3 reasons why Magnesium is the ‘Relaxation Mineral’

In the wake of COVID-19 there is increased interest in magnesium due to its many functions within the body and its associated role in disease prevention and overall health. The quality of the magnesium depends not only on its source, the magnesium content of the supplements, but also on its bio availability –…

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In the wake of COVID-19 there is increased interest in magnesium due to its many functions within the body and its associated role in disease prevention and overall health.

The quality of the magnesium depends not only on its source, the magnesium content of the supplements, but also on its bio availability – that is the ability of magnesium to be absorbed and utilized by the body. Magnesium hydroxide is the perfect balance possessing a high level of magnesium and 50% higher solubility than magnesium oxide in water (.009g/l vs .006g/l). It is also soluble in stomach acid allowing better absorption into the blood stream.

At AVER, we believe that the more natural a product is the better it is. Therefore, our Marine Magnesium is a pure ocean-sourced, natural form of magnesium hydroxide containing a minimum of 35% magnesium derived from clean waters off the British Isles.

Marine Magnesium is precipitated from seawater. Seawater contains approximately 3.5% dissolved salts of which about 0.5% is soluble magnesium. The precipitated magnesium hydroxide is washed repeatedly with freshwater and dried to a fine powder.

Now more about why Magnesium is known as nature’s ‘Relaxation Mineral’.

1. Magnesium supports neurotransmitters that calm the body and mind.

Magnesium is a pivotal nutrient for the healthy functioning of the parasympathetic nervous system – the part of the nervous system that’s responsible for getting your body into a calm and relaxed state, ready for bed.

Magnesium also helps to maintain correct levels of the calming neurotransmitter GABA (Gamma-Aminobutyric Acid) – a vital chemical messenger that promotes sleep. Interestingly, the therapeutic aim of many prescription sleeping tablets is to increase levels of GABA; magnesium provides this support naturally.

2. Magnesium balances the effects of stress and anxiety.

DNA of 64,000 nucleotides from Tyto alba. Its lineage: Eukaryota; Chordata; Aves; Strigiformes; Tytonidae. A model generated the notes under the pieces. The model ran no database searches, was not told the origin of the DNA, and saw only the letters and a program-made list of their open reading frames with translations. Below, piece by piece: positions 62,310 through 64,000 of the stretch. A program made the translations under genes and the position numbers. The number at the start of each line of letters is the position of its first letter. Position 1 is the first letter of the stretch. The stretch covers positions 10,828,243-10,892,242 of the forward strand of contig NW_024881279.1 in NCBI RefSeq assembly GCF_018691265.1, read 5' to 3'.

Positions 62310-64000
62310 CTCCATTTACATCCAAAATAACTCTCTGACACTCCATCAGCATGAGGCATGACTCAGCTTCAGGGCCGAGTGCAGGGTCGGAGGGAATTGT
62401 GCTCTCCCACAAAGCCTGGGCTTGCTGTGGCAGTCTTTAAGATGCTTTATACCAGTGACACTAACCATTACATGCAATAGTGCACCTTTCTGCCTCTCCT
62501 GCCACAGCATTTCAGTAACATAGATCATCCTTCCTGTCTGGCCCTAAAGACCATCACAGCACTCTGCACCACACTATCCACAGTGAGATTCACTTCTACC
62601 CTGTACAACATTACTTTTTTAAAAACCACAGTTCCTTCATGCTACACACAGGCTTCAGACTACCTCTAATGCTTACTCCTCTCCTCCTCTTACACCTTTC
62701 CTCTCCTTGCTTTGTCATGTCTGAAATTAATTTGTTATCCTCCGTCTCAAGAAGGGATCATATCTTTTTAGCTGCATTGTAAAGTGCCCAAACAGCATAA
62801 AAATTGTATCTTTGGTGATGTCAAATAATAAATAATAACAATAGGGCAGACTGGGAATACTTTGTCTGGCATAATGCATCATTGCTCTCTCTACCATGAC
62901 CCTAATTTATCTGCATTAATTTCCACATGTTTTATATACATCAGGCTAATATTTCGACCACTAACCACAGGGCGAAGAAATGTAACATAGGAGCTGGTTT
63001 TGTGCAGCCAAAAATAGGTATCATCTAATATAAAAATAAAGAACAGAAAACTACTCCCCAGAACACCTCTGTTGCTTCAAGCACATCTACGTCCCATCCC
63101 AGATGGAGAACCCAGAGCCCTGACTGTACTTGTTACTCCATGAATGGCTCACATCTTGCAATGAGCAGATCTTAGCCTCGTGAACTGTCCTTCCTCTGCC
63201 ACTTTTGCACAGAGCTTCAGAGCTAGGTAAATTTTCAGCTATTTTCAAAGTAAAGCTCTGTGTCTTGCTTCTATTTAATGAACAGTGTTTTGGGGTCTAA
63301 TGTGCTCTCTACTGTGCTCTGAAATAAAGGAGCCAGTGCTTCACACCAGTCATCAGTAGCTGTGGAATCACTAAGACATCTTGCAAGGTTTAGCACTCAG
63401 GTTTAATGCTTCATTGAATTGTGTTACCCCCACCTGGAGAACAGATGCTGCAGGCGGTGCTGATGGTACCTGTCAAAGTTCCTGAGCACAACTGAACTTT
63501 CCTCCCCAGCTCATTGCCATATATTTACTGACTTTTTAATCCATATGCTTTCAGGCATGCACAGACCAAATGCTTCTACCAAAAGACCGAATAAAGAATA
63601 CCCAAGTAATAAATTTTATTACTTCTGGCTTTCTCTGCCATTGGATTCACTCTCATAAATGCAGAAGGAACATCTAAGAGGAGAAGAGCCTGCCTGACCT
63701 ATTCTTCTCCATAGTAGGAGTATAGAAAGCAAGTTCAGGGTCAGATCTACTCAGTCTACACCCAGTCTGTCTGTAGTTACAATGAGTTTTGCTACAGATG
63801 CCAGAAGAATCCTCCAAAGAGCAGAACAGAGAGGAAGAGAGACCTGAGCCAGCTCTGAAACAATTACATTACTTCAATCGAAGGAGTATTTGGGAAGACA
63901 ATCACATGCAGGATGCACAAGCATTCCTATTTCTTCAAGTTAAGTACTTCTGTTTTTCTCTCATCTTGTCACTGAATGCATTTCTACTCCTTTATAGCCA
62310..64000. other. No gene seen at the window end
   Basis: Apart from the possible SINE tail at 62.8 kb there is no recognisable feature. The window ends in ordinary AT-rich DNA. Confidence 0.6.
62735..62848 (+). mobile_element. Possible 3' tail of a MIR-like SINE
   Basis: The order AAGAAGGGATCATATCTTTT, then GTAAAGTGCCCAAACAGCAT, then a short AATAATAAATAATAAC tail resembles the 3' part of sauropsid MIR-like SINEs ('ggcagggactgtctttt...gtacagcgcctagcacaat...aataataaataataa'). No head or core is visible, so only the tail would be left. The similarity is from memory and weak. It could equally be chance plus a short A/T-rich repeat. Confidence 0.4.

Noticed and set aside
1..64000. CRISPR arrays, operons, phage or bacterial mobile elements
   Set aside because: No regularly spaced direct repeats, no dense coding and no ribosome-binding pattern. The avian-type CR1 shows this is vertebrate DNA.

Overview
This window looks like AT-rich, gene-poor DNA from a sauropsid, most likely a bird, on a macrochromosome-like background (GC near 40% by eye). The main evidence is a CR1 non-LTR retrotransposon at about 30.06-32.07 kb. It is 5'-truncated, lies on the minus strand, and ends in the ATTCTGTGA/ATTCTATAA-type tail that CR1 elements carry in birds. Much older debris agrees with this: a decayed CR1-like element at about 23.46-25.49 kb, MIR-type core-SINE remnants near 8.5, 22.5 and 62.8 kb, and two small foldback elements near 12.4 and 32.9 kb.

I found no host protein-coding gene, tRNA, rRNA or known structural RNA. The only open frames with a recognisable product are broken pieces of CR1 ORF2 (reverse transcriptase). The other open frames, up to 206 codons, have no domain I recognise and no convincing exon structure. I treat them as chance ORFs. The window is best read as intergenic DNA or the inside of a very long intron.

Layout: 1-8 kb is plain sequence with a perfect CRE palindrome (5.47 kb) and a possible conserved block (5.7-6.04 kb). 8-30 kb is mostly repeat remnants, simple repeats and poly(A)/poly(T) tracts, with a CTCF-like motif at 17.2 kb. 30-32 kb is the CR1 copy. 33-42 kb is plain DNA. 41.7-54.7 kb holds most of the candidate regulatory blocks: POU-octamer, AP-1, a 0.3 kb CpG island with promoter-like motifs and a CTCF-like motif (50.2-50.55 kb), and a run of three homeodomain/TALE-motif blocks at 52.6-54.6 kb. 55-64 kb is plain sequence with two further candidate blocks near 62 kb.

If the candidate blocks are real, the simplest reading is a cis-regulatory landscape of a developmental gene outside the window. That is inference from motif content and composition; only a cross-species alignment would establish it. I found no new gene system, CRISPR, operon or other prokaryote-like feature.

When you’re stressed or anxious at night, the brain powers into overdrive, racing with thoughts instead of shutting down. Stress activates the sympathetic nervous system – the opposite side of the nervous system that prepares your body for intense physical activity, or to ‘fight or take flight’. This can have a negative impact on sleep. In this ‘hyper-alert’ state it can be a challenge to fall asleep, stay asleep, and the quality of sleep is often compromised too.

So how does magnesium help with all this? Magnesium is involved in regulating the HPA (hypothalamic-pituitary-adrenocortical) axis, which in simple terms means that magnesium helps to balance stress. Under stress, more magnesium is used up and eliminated from your system, so if you’re stressed, you need to up your dietary intake of magnesium to balance the body’s increased needs.

3. Magnesium relaxes your brain and muscles.

‘Nature’s tranquiliser’ not only relaxes the brain but relaxes your muscles too. Without magnesium, muscles can’t relax and cramps and spasms may start to occur, particularly following a workout. Early research even suggests that some cases of restless legs syndrome (RLS), which itself can cause sleep problems, may be caused by a magnesium deficiency and that magnesium supplements may help to reduce RLS symptoms.

Are you getting enough Magnesium?

Magnesium is the relaxation mineral, helping to calm both mind and body before bed. From its involvement in the production of calming neurotransmitters, to balancing the stress response and even acting as a brain and muscle relaxant, it’s difficult to overestimate the potential sleep benefits of magnesium. If you’re regularly ‘not getting enough’ sleep, perhaps it’s time to assess whether you’re ‘getting enough’ magnesium in your diet?

Useful Resources:

Why We Sleep – Matthew Walker

Why Magnesium Helps You Sleep – Rachel Bartholomew